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Finance content marketing trends for 2019

Another revolution

Relevance, usefulness and connection remain at the heart of content marketing. But, with every advancement in technology, the way we consume content changes. Fail to keep up and your customers will too. Here are five content marketing trends to put on your radar in 2019.

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Do you hear what I hear?

In an ABC study published in August 2018, 1 in 5 Australians aged 18-75 stated they’d listened to podcasts at least once in the previous week and 1 in 3 at least once in the previous month. Of the former group, 50% had listened to at least five hours’ worth!

Finance companies already drawing on the power of podcast include community bank Umpqua, whose Open Account series explores “why money is so universally thrilling, confusing and powerful through personal stories”, and Fidelity Investments, whose podcast The Future According To Now investigates groundbreaking innovations in technology.

To make a finance podcast that will attract listening ears, follow these 10 tips.

The small but mighty micro-influencer

Move over Kim Kardashian – in 2019, micro influencers are likely to wield more power than ever. These are lesser-known but extremely passionate supporters of your products. You could call them superfans.

Move over Kim Kardashian – in 2019, micro influencers are likely to wield more power than ever.

Unlike your garden variety influencers, micros have no more than 10,000 followers – and, often, far fewer. They’re not glamorous, but they’re human and, therefore, inspire trust.

Founder of mobile app development company, Appetizer Mobile LLC, Jordan Edelson told Forbes, “As influencer-tracking technologies continue to improve, brands are becoming better equipped at fielding and managing large networks of high-engagement, low-following micro-influencers for their campaigns.”

Ready to master the art of influencer marketing? Editor and Founder of Husskie, an influencer-focused lifestyle publication, told The Dubs how to execute and reap the rewards of an influencer campaign.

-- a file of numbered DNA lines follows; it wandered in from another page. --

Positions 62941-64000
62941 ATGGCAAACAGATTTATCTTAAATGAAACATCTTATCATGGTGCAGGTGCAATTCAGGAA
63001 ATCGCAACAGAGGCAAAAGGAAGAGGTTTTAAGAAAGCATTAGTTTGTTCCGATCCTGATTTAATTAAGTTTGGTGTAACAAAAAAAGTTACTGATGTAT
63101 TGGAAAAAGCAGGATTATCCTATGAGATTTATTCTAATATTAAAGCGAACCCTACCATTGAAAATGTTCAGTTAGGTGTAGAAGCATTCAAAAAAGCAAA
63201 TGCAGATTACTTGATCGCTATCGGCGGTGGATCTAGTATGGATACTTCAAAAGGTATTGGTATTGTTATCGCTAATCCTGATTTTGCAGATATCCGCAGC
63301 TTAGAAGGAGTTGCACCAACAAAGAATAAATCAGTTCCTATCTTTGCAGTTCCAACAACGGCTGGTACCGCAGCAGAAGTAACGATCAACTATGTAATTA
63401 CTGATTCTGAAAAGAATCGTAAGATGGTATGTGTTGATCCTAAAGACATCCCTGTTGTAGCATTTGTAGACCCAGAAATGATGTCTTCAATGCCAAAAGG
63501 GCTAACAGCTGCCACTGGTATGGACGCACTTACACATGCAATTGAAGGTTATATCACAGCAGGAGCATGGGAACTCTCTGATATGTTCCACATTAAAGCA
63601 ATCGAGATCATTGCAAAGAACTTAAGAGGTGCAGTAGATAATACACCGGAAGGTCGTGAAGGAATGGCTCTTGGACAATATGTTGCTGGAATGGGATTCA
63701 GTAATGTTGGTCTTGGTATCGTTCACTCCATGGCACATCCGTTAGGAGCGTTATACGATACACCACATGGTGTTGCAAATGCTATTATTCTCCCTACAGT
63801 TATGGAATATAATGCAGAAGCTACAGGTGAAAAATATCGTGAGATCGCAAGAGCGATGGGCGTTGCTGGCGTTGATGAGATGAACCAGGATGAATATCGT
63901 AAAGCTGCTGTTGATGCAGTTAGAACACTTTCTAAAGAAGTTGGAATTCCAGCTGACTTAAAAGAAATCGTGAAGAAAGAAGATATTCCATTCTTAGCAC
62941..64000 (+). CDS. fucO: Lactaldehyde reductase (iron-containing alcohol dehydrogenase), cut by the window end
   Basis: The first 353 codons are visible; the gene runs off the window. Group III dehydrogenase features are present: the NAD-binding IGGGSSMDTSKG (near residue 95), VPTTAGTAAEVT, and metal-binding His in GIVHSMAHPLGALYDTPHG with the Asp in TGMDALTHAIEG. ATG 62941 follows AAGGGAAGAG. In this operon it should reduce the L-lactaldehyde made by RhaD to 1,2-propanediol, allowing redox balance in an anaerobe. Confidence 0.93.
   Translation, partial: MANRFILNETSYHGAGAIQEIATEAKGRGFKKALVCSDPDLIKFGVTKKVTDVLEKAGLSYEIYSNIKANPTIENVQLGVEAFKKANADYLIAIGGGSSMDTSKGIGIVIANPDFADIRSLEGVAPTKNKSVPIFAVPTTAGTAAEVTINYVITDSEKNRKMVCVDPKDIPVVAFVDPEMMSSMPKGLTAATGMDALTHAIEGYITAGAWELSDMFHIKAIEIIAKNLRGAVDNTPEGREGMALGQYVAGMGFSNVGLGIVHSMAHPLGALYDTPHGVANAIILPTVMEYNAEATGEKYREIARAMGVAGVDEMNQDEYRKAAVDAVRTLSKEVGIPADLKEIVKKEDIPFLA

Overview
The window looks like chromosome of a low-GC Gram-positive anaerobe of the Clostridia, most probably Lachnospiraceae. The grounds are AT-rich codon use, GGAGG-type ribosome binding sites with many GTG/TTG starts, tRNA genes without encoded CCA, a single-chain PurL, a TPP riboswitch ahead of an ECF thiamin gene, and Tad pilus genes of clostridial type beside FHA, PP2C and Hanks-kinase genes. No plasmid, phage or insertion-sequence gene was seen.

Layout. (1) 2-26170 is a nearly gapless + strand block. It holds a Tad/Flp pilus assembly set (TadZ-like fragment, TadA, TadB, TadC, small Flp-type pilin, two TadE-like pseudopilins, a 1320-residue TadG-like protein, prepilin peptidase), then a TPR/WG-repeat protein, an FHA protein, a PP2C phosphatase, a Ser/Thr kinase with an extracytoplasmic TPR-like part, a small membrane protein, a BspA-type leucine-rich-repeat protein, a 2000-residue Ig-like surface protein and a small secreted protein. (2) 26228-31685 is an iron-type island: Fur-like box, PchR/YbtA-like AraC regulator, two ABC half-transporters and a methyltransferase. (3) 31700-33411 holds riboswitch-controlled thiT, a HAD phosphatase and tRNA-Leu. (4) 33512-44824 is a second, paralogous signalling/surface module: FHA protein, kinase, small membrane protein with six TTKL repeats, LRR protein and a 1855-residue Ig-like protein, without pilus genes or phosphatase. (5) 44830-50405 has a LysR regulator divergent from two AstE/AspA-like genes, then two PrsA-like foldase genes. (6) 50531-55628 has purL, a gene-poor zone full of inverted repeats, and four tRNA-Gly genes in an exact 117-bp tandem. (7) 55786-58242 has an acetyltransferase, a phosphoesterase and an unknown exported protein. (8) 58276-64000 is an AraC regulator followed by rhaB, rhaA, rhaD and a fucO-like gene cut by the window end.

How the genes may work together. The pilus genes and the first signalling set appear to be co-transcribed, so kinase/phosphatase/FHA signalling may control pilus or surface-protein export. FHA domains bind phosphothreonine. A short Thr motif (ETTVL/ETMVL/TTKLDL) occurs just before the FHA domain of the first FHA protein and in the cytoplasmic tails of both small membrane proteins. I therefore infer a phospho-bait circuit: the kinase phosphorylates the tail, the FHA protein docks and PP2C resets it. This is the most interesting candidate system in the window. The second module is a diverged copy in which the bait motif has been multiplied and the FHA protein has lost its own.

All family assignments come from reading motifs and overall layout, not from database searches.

It’s personal – and robotic

“Personalisation can deliver 5 to 8 times the ROI on marketing spend, and can lift sales by 10% or more,” according to the Harvard Business Review. Thanks to AI’s capacity to analyse large volumes of data, it’s possible to provide highly tailored content – be it via chatbot or distribution of advertisements.

What’s more, consumers have come to expect it. In a 2018 survey by Selligent Marketing Cloud, a B2C marketing automation company, 74% of respondents said they expected companies to “treat [them] as an individual, not as a member of some segment like ‘millennials’ or ‘suburban mothers’.”

74% of respondents said they expected companies to “treat [them] as an individual, not as a member of some segment like ‘millennials’ or ‘suburban mothers.

Several financial institutions in the US are already on top of this trend, including MoneyLion, a mobile personal lending platform, which recommends blog posts, money-saving tips and financial products according to a user’s behaviour.

Like business, like content

According to Peter Gearin, publisher of Brand Tales content marketing magazine, 2019 will be as much about looking backwards and inwards as forwards and outwards.

“[Australian companies] doing it well will continue to prosper,” he says. “They will have a content strategy that aligns with their business goals and will prove its worth well beyond social likes and clicks. They won’t be swayed by the latest ‘hot’ social platform or technology iteration but might look to expand their content activities where it makes sense for them – perhaps podcasting or more video.”

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Jasmine Crittenden
Jasmine Crittenden has written extensively for major finance brands including Westpac, BT Financial Group, Suncorp and Aberdeen Standard Investments – across both digital and print. She’s an expert in content that puts the human element in finance marketing, be it connecting with local communities, inspiring millennials to care about super or clarifying the complexities of personal loans.